I am all about words. They spill out of me. It can be annoying. Words and letters show up in my work over and over again.
The Evolution of Trust and Distrust was an early series where I used words as an elemental material.
The first time I shopped for my own towels, my hand reached for the exact towel my mother would have chosen. That’s not right. I returned it to the shelf and drew a second. This next was the towel my mother would have most hated. Not exactly free will, either. When had I been separated from my own likes and preferences?
A paint chip popped to mind. This five-color bookmark offered shades in the yellow-green family from spit after eating a lime Popsicle to “Stop the Ship!” neon-green. The year was 1970. My mother asked, “Which do you want?” My tiny finger pointed to a vibrating square midway.|
“You don’t want that.” she suggested.
If you don’t want to know what a nine year old wants, don’t ask.
She cajoled and explained my choice down to a pastel tint that made me hate and ignore my room for the next ten years.
I understand why there aren’t many pre-teen interior designers, but I also understand this grooming for self-doubt makes for a weak ten year old and a conflicted thirty-nine year old.
Somewhere along the line I stopped pointing at things and saying “I like that” out of fear that I might be wrong.
Making art gives shape to questions in my life. This series: The Evolution of Trust and Distrust, uses slips of tracing paper on which I rubber-stamped “yes” and “no,” organized to diagram the many ways I learned to tailor my expression to make other people comfortable.
Each panel or pair lays out on 10”x10” pages to show a distortion of individual voice when met with pressure.
Masking my Meaning offers a single black no buried in a field of easy red yeses. This is a picture of my odd little self uncomfortably seeing or being something in a world of someone else’s comfortable norm. So much so that even having a trivial preference requires great courage. For example, I arrived at NYU in 1980. The social culture was starkly different from my post hippy-feminist-pride San Francisco upbringing. The first time I heard a JAP joke I said “Hey. That’s not OK.” And was corrected. “Oh, no, it’s Jewish American Princess.” As if antisemitism and misogyny were more palatable.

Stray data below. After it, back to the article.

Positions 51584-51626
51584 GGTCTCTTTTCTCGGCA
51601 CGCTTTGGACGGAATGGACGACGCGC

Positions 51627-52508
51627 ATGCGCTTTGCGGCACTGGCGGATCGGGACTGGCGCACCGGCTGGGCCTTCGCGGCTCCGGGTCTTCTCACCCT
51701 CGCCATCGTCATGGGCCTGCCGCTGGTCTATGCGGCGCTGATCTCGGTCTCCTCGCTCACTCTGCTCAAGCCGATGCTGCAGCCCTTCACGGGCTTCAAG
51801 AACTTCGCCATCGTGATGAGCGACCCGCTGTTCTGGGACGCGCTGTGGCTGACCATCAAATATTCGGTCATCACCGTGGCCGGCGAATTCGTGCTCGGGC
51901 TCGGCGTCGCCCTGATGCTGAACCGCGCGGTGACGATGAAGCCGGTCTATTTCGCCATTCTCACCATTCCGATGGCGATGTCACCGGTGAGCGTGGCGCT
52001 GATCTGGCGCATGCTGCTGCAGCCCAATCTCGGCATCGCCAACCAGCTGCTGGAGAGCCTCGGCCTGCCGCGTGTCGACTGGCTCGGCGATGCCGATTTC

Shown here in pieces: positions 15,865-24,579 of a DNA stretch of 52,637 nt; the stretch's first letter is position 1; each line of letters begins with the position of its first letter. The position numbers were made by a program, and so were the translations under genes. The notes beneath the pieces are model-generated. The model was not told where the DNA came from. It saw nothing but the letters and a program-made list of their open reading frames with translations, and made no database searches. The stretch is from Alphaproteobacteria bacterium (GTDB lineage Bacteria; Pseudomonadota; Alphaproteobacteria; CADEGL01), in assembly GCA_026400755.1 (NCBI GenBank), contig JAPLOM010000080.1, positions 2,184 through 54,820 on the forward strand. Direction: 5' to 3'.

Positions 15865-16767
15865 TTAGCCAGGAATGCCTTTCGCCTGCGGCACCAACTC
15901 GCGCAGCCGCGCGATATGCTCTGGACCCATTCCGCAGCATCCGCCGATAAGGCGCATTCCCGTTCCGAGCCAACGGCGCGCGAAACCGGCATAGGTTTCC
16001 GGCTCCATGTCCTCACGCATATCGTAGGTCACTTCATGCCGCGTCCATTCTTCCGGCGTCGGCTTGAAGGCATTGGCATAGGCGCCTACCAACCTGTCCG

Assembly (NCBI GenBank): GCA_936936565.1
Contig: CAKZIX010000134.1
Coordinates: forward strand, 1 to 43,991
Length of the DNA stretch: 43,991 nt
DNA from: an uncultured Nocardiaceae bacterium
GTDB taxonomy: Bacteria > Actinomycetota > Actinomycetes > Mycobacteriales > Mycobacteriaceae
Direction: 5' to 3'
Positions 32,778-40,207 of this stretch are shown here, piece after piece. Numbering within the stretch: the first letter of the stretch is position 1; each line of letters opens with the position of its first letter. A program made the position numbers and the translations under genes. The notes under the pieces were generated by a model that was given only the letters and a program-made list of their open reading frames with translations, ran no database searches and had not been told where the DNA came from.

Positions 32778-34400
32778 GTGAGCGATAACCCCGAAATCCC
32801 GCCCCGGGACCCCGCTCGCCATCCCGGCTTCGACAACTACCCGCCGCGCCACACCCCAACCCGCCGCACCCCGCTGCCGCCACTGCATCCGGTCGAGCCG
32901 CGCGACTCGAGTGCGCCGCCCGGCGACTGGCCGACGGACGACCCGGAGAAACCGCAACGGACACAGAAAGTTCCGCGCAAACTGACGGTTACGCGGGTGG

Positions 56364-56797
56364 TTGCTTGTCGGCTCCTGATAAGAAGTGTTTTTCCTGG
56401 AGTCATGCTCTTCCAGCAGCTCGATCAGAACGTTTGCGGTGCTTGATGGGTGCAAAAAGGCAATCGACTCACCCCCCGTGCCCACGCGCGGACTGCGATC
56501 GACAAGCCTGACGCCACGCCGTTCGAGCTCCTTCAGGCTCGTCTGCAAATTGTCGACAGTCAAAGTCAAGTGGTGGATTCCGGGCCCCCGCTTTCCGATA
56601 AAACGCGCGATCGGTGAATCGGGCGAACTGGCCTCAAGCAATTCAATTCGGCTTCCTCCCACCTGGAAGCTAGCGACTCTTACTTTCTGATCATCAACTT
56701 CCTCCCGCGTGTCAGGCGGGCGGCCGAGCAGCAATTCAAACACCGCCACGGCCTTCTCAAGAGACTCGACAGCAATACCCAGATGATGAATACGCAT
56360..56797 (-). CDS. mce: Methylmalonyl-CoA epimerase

Others depict the result of persistent pressure as in Protecting my Tender Heart in which repeated experience of untrustworthy circumstances makes saying “yes” harder to reach over four panels.
Each piece has a unique title and diagrams a scenario from my life when my voice collapsed or didn’t. Larger later works address questions of power through scale. Great big NOes against tiny ‘no’s or the rhythms of small noes build into large forms, just as a quiet thrum shows me what I really think.
The NO Wheel is a monument to an epic battle in my life. I was raised in a tell-truth-to-power place and time. In that idealistic time, power responded with interest and grace towards self-improvement. Other situations were not as evolved.*
Some years later, I found myself the sole remaining witness to toxic dumping. I didn’t even know. I was just suddenly out of a job and out of a graduate program following some testing in a foundry. When I put the pieces together, I blew the whistle. People think that’s a one-step move. Not at all. First you go to your faculty, then chair, then department head for personal relief. A hopeful meeting with the president of the university let me know I was of no concern. File a complaint, talk to the union. A hundred noes for the ombudsman to shine me on and then publish a report concluding that there is no evidence to support that the university has been dumping tons of toxic waste into the sanitary landfill for thirty years. A no for each letter to state OSHA, the Sierra Club, federal OSHA, and even then, a no for every on-site visit finding no fault generating yet another letter from me saying, “Look again.” A no from me for an NDA and a settlement. A few years later someone guessed maybe I was right.
I glued those thousands of giant NOes end to end for miles and rolled them up into a wheel resembling a mill stone.
*only in writing this did I figure out that my “tell-truth-to-power” upbringing was limited. Tell truth to power, but not in the house.Read Less